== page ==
Does being a perfectionist influence how you play video games?
Although I’ve always loved releases which focus on narrative, I can find it difficult to complete those with a decision-and-consequence mechanic. There’s always that niggling fear of failure in the back of my head and I put myself under pressure to get the ‘best’ ending in a single playthrough.
Many gamers view the ability to make choices that matter and multiple endings as important factors in a video game nowadays. They want their decisions to affect the story in a meaningful way. I can understand that: such mechanics help create a more personal experience and put the player directly into the shoes of the protagonist.
But for a perfectionist, there’s something appealing about linear narratives. Knowing your actions won’t have unintended effects because you’ll arrive at the same end point as everyone else can be liberating. The pressure to reach the best conclusion is removed. You can drive the plot forward at your own pace and experience the story as the developer intended.
It’s possible I could be missing out on some great gaming experiences though. Some tales were made for linear paths while others need a more fluid form to be told effectively. Playing a decision-based game and choosing the options which seem like they’re going to lead to the best ending could be spoiling the very essence which makes a title special. Sometimes I just have to push those perfectionist thoughts to one side, press the start button and make whichever choices feel the most natural at the time.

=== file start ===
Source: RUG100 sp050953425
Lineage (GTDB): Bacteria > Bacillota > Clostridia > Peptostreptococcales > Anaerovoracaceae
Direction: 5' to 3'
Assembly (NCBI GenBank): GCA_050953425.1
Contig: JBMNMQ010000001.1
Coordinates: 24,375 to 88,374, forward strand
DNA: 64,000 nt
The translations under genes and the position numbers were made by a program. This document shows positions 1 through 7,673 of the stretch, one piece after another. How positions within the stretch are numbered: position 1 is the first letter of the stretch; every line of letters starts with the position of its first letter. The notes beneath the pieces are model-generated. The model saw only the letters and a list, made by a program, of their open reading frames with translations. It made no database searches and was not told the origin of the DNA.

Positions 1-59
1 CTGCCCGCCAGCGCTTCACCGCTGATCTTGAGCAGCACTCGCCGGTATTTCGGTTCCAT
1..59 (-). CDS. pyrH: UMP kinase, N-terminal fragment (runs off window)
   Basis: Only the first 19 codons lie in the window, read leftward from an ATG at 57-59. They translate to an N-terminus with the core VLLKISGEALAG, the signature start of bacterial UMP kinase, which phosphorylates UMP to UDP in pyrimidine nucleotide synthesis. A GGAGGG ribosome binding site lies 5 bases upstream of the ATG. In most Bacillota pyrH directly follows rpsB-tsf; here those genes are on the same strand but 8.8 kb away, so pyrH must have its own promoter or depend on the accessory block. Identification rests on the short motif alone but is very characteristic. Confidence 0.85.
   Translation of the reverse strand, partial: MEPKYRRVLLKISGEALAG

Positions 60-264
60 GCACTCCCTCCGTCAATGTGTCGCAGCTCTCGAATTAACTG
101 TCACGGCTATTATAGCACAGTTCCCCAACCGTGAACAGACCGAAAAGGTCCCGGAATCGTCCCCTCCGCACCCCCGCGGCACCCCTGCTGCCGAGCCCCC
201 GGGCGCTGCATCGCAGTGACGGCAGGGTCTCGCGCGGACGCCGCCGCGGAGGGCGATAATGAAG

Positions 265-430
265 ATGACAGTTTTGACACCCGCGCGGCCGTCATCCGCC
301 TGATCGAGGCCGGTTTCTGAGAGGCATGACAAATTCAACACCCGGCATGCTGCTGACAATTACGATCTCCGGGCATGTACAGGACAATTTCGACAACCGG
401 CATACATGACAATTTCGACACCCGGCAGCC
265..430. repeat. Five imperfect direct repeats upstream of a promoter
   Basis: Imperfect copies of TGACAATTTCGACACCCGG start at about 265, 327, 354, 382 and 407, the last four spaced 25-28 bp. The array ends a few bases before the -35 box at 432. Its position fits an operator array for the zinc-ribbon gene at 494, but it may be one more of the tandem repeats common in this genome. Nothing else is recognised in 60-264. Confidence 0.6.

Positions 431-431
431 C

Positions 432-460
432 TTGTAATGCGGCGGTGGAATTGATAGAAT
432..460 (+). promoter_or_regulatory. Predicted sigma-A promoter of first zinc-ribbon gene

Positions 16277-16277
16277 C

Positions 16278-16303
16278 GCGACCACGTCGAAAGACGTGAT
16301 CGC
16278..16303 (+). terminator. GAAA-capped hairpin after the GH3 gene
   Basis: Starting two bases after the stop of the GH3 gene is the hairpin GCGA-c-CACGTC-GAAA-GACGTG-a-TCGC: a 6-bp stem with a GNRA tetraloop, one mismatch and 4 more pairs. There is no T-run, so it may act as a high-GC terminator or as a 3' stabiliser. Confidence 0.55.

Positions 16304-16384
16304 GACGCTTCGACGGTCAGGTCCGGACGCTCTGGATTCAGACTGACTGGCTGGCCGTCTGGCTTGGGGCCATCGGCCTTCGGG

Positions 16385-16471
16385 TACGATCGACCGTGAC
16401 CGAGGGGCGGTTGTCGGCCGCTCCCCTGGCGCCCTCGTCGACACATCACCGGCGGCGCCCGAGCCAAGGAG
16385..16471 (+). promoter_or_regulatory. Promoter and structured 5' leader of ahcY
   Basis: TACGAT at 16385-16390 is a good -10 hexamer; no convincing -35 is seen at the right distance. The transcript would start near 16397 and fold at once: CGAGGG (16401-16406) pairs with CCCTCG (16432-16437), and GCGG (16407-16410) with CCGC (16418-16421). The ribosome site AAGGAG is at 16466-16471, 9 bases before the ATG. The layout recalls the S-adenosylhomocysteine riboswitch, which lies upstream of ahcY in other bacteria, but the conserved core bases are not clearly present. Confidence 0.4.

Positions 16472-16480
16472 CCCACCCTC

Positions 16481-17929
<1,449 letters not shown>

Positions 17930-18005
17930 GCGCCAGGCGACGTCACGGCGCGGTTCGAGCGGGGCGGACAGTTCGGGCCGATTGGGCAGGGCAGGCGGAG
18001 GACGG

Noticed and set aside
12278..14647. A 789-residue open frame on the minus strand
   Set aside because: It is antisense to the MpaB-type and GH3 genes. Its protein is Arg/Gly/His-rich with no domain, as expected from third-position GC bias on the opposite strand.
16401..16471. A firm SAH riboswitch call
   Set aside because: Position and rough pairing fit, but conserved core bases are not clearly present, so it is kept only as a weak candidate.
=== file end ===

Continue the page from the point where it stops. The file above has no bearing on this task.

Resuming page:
It made me forget about trying to reach a particular outcome, and instead start focusing on how this chain of events would affect the people involved.
This perfectionism was the reason I hesitated to install As Dusk Falls at first. Interior Night’s project had been on my radar since it was announced in 2020, thanks to its promise of being a crime drama with an unusual animation style. When it was released last month, I wondered whether I had the mental capacity to devote to a game where I’d probably end up over-analysing the choices and not fully investing in the characters as a result. But hey, it was on Game Pass – so what did I have to lose?
I’m glad I gave it a chance. After the first couple of chapters, I was hooked and went on to complete my initial playthrough in two days. Its plot about families whose lives become entangled after a fateful evening at a motel in Arizona felt more real and gritty than a lot of other interactive stories. It had the effect of making me forget about trying to reach a particular outcome, and instead start focusing on how this chain of significant events would affect the people involved for years to come.
The characters played a huge part in this. Because of how well written they were, I could sense their personalities and the decisions I made ended up being based on what I thought they would do in each situation. Even when a particular choice resulted in one of them being killed unintentionally, I didn’t feel the need to reload and try again. It was the judgement they would have made at the time and I was comfortable with that, even though the section had concluded in a rather sad way.